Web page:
By Howard Meyerson
Hank Shaw may, or may not, age his venison after he shoots a deer. The California author, forager and food blogger hunts black-tails in an area where temperatures can reach 105 degrees. Properly aging venison requires having access to cold-storage, and aging results in a loss of meat volume.
“It isn’t worth it for other than the biggest buck,” explains Shaw, who’s “Hunter Angler Gardner Cook” blog Honest-Food.net won the James Beard Foundation award for Best Food Blog in 2013. Shaw has a developed a nation-wide following of wild-game enthusiasts and foodies.
He is unequivocal about other slices of venison cookery. Too many hunters waste good parts, he says, and far, far too many overcook the meat.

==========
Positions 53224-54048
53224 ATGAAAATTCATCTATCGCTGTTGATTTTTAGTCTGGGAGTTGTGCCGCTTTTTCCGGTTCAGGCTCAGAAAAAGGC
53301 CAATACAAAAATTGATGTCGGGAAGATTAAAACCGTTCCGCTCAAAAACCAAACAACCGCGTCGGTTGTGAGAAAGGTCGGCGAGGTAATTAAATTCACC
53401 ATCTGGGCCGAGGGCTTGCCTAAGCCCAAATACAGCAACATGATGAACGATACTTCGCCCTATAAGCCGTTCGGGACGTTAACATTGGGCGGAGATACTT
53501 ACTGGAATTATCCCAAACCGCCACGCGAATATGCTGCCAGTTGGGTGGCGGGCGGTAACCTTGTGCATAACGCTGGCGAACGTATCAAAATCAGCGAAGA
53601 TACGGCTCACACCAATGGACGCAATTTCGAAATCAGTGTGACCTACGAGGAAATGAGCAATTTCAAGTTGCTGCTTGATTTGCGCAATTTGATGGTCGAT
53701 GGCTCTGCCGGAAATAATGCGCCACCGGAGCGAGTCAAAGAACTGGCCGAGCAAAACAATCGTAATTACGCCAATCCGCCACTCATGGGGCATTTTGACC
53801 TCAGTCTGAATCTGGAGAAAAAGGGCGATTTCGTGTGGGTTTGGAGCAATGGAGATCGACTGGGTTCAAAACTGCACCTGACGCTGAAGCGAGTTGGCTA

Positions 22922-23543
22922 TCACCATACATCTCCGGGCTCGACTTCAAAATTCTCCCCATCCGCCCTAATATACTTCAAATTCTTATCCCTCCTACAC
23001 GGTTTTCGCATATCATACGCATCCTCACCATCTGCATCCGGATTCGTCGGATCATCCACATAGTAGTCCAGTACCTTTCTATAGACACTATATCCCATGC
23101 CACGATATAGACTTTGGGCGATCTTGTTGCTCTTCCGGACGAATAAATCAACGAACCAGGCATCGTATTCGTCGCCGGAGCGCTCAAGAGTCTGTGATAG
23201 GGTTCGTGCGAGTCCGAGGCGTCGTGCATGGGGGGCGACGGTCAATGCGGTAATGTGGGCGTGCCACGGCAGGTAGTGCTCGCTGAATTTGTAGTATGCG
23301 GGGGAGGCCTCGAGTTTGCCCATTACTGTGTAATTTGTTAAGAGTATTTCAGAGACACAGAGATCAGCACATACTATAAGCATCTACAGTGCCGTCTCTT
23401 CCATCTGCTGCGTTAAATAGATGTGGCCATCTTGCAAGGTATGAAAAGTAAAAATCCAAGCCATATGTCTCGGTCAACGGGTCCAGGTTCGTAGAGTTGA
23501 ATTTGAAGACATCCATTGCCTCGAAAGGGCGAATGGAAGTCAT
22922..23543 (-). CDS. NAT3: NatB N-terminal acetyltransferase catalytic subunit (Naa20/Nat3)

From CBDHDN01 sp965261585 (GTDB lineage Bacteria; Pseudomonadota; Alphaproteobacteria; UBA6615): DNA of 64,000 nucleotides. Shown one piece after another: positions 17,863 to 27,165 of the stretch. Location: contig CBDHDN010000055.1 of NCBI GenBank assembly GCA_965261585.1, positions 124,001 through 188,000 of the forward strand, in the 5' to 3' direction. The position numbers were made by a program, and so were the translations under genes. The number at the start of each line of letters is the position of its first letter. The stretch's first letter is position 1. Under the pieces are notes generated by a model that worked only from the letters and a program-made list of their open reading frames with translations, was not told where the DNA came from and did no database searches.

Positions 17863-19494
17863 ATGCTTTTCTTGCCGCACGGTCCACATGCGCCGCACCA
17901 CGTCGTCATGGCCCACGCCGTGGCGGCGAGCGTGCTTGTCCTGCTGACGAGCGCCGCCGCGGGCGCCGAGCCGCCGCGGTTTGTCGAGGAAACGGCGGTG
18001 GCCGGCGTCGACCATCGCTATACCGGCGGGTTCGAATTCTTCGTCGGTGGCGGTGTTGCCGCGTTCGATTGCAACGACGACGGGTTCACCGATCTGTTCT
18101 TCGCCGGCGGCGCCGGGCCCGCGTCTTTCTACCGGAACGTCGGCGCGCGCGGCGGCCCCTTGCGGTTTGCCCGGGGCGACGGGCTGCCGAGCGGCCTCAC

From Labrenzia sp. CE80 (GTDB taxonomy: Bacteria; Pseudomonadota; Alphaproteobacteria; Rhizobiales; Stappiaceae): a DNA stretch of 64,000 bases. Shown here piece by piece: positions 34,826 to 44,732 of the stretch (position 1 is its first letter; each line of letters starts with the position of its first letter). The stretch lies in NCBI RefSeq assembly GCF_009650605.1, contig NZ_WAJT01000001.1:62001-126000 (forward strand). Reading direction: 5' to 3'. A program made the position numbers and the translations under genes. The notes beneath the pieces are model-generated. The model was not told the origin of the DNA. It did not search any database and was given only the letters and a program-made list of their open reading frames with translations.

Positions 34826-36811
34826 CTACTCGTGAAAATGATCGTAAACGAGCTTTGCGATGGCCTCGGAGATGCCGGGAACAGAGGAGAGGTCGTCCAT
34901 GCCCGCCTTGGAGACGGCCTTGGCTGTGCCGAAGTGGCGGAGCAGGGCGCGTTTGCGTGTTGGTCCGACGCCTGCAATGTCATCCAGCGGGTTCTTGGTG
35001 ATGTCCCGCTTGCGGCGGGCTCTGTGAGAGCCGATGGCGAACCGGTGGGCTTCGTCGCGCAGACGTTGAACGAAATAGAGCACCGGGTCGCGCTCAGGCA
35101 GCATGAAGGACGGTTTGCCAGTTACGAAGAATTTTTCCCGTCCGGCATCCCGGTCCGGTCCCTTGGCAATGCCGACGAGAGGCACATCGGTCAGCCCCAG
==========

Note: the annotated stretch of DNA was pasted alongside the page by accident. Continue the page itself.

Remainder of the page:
“It may or may not be the most popular game meat, but it (venison) is definitely the most abused,” Shaw writes on his blog. “…if you overcook it and handle the meat poorly when you kill the animal it will be poor fare at the table.”
Shaw, now 44, is an admitted late-comer to hunting. He shot his first deer in 2002, a mule
deer in Montana. He was 32-years old, but the idea of eating natural foods, those he hunted and butchered, fished or foraged, inspired him to make lifestyle changes. He hasn’t purchased fish or meat, other than a few times, since 2005.
“It’s been a whirlwind,” said Shaw about his growing success, during a phone interview from his Sacramento-area home. A former line cook and 15 year veteran political reporter, Shaw began foraging in an effort to find what he calls “honest foods,” those that grow naturally and don’t come pre-packaged in plastic. Continue reading